Backers of the reforms say that even a special conference could still pass the reforms. Only smaller unions like the CWU, FBU and TSSA outright opposed the plans on the Zoom call. The downside of delay is that Starmer would face both the humiliation of not getting his way at his first in-person annual conference, as well as weeks more distraction as local parties and unions were forced to pick a side.
Some party staff point out that Starmer’s new director of strategy Deborah Mattinson’s very first presentation to the leader’s office focused heavily on the feedback from voters that Labour had to stop talking to itself and had to look outwards to the public. Starmer himself has spent weeks repeating his message that he wants to turn Labour “inside out”.
One backer of the electoral college idea claimed that it would send a strong message to floating voters that there will “never again be a danger of a Corbyn taking over”. Others claim leftwing party members’ concerns are divorced from mainstream concerns of the voters. “In recent years, we’ve had the spectacle of Labour members waving Palestine flags at conference. The public might wonder why they aren’t waving union jacks instead,” one said.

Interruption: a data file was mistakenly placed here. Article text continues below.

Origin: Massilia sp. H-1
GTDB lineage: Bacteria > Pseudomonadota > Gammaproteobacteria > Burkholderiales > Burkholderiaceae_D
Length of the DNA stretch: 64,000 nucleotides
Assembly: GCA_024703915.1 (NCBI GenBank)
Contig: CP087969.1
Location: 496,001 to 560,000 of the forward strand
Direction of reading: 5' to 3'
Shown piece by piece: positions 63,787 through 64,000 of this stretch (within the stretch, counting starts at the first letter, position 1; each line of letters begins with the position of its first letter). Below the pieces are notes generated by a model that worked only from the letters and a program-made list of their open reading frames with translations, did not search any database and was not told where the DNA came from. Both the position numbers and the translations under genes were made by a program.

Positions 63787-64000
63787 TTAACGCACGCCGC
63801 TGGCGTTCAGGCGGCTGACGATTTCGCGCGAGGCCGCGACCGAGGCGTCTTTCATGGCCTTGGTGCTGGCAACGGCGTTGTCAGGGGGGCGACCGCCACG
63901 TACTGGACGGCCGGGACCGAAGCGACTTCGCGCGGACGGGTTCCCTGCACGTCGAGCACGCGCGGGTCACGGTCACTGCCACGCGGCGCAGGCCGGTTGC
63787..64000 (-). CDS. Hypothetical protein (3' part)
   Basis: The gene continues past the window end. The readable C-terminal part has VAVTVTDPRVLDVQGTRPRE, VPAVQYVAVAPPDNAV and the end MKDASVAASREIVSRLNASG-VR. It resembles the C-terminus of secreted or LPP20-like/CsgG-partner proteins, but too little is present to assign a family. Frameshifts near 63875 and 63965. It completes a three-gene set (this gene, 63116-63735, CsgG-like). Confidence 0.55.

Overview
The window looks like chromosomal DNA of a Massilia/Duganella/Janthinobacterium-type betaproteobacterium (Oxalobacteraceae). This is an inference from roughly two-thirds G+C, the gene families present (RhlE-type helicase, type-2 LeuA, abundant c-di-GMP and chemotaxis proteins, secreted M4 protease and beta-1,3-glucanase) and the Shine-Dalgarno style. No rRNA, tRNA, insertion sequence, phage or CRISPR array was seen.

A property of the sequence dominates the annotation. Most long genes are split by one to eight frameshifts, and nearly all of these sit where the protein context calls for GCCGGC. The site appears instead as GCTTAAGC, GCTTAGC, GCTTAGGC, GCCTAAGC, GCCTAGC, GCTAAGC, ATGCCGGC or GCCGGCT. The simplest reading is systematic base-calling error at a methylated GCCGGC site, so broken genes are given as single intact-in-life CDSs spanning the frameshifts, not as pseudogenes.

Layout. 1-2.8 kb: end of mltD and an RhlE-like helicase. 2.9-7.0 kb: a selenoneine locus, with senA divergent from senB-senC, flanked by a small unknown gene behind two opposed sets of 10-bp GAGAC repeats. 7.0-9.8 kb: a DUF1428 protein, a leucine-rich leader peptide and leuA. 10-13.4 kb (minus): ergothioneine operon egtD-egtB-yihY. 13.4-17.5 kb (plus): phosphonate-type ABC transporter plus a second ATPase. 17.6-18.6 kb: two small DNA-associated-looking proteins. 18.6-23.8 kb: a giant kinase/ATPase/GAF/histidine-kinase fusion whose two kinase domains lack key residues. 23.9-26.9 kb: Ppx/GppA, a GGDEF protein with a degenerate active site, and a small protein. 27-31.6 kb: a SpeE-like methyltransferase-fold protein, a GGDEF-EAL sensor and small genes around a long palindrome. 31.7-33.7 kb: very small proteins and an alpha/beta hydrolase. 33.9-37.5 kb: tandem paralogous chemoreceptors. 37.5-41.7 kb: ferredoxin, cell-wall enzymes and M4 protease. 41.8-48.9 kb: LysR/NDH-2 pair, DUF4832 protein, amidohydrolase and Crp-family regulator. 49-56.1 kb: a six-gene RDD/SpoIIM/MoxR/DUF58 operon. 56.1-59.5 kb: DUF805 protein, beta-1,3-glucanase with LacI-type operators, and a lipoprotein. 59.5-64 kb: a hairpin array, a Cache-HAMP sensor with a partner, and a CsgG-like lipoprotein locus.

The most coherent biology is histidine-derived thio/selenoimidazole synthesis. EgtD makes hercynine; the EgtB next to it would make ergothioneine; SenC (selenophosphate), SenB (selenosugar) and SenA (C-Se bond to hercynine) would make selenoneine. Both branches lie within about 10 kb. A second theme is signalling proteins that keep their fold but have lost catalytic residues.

Critics of the plan felt its biggest error was in exposing Starmer’s political inexperience. “He risks looking weak and humiliated at precisely the moment he should be attacking the Tories, and when we are all united around the cost of living crisis,” one MP said.
But others say Starmer has to follow through, rather than delay. “Are GMB, Usdaw and Unison really going to tell the leader of the Labour party that he can’t carry out the reforms to the Labour party he wants? Especially when he’s offering them more power as unions, not less?” Starmer could still roll the dice and push his plan at a meeting of Labour’s ruling national executive on Friday night.
There is another bigger danger, however. Giving MPs more power over choosing their leader could tempt the right of the party into actually replacing Starmer himself, especially if they see him as a “lame duck” incapable of winning the next election. “Keir should remember that in politics you often have to be careful what you wish for,” one former minister tells me.
After more than a year of being accused of failing to define himself and his party, the next few days will certainly tell us more about what kind of leader Starmer is. How he responds to union unease over his biggest reform may tell the public more even about him than the 14,000 word essay he’s publishing overnight.
Starmer’s big play at the next election will be competence, attacking Boris Johnson’s handling of the pandemic, public services and the cost of living. If he bungles his party reform plan, just like he botched his shadow cabinet reshuffle earlier this year, a reputation for Ed Miliband-esque haplessness could start to stick.Internet Explorer Channel Network